Sea of LawnPosted: July 30, 2013
“I showed that lawn tender feelings I should have saved for my family.” Hank Hill (King of the Hill) lamenting the destruction of his lawn by moles.
Before we moved, I took pictures of every plant in my yard in Portland.
Not just pictures of the yard as a whole (although I have those too), but pictures of each individual plant. Luckily it was still early spring so a significant number of perennials hadn’t emerged. Otherwise I would have had easily two or three times the number of pictures.
I had always worked in the yard and “gardened” as such, and then in the last three years had become committed to the Backyard Wildlife Habitat program sponsored by the Audobon Society of Portland. The program certified neighborhood yards meeting certain requirements of native plantings, stormwater management, and wildlife habitat (food, water, and shelter sources). I had dug up the majority of the lawn on the property, planted well over 100 plants, and laid many yards of chip in paths and borders. The yard was Gold certified by the time I left, and I counted over 40 different native species of plant between my front and back yard. I had a bird bath and several feeders, a brush pile, a mason bee block, and bird roosting boxes. Over 15 species of bird had been sighted in the yard and several species of bees. It was right at the point where the majority of planting was done and everything was beginning to expand and fill in. It had a beauty in both its appearance and its functionality.
Portland has a wide variety of yard-scapes, from simple lawn plus hedge, to lush overgrown jungles full of hydrangea, rhododendron, wisteria and lilac, to dry landscapes of chip and decorative grasses. My yard was a three year exercise in balance: evergreen and color, sun and shade, thick hedgerow and open space, with all the canopy levels represented. Lots of structure and a little wildness, it looked mostly planned with spots of spontaneity, personal yet appealing. It was astounding how much habitat could be built into one urban yard.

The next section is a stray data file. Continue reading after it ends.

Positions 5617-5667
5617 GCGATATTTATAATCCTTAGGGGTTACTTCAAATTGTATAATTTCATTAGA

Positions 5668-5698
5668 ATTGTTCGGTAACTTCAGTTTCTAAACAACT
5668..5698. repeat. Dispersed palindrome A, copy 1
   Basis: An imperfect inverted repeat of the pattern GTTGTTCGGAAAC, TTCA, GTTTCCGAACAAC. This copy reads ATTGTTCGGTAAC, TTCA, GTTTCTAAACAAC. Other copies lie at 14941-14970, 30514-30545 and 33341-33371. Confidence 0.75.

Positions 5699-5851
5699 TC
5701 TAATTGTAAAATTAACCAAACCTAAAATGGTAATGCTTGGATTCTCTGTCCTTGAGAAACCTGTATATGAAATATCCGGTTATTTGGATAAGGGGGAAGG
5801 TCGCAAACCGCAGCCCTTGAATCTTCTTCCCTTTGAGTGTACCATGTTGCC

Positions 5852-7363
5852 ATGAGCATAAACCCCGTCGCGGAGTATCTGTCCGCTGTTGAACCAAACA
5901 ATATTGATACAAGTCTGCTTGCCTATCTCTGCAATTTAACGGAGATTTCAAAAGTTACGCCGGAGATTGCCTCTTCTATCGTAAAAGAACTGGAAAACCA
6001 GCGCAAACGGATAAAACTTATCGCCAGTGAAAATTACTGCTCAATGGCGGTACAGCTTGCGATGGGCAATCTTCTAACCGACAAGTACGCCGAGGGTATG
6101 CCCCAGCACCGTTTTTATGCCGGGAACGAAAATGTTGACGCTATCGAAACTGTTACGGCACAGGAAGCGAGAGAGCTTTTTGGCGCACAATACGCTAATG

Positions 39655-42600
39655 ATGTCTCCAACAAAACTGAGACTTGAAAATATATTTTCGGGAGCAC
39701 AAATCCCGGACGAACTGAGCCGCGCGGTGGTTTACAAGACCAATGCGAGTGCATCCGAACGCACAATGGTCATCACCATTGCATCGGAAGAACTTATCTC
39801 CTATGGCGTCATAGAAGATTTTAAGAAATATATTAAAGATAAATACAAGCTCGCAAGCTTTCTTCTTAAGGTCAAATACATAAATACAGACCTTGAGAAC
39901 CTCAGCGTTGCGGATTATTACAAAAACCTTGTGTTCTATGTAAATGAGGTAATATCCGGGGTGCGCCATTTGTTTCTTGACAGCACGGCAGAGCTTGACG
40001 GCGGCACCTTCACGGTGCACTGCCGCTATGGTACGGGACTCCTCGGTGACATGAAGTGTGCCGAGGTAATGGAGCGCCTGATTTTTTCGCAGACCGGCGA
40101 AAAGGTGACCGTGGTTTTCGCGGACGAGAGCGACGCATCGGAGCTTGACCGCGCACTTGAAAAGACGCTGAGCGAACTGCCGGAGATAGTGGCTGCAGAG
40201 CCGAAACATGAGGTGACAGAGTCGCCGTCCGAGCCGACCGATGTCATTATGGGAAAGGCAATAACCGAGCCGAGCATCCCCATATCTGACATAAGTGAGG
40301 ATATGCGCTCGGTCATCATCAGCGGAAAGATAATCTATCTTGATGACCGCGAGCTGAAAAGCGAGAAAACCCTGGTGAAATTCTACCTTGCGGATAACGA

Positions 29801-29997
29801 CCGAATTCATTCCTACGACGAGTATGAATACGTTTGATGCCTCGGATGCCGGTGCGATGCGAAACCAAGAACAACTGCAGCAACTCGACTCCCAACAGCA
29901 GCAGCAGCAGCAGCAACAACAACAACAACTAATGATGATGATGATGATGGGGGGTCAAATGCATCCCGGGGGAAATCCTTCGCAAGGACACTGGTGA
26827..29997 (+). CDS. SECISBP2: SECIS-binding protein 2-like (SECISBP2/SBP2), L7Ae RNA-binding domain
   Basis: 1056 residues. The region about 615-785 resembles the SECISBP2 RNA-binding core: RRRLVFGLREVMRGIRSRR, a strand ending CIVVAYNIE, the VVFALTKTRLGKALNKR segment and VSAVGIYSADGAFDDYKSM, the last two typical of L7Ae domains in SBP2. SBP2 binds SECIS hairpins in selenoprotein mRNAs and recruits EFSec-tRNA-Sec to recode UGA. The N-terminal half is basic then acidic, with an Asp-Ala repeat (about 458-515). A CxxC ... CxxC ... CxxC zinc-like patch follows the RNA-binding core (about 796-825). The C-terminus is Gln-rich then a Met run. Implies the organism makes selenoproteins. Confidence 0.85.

The yard at my new house can be characterized by what I note appears to be a city-wide standard of appropriate landscaping: lawn plus sculpted hedge. A few trees included. And the lawn description is generous. The front yard I would describe as lawn plus dandelion farm plus hedge. (I pulled enough dandelions to fill two large yard debris bags.) The back yard is about six different invasive ground-covers that have been mowed to look like lawn, plus dandelions plus hedge. (Oh, and there is that big patch of poison ivy that my husband found accidentally and much to his dismay.)
I am grateful in a way, that the back yard isn’t full of lush lawn. Then I don’t have to feel bad about digging it up. Its all just weed and not worth saving. All I have to do is get to work.
Get to work…again. Starting over from scratch. New yard, new native plants to learn about, new plans…
I should be excited. A blank canvas for me to fill in with my own vision.
Wait, should I be excited? Because I’m not excited. I mean, I am excited to research plants on the internet, join the Grow Native! movement, and go pick up stuff at the nursery, But I am most definitely not in that sustained brimming with enthusiasm excitement that would power me up to wield a pick ax through clay soil to dig up scrub plants that are only suitable for a goat to eat.
It gets harder, you see, to start over. Working with momentum is different that beginning from a full stop and slowly pushing your way forward. Motivating yourself to begin and not feeling overwhelmed by the immensity of the task. Trying not to think about how long it took you the last time you undertook a project like this. Before I moved I would watch people on House Hunters and other such shows complain about the paint color or the tile or the landscaping and I would think, “who cares? just change it when you get there”. But now I understand: it just takes so much mental effort to overcome the emotions that come with starting over or starting from scratch. The worry you can’t do it, that you don’t have it in you, that you are not enough, and that the first time you did it successfully, well, that was just a fluke. The uncertainty keeps you static: maybe you were just lucky before, maybe bad luck will befall you this time.
I know it is just the lawn…but I think Hank Hill understands.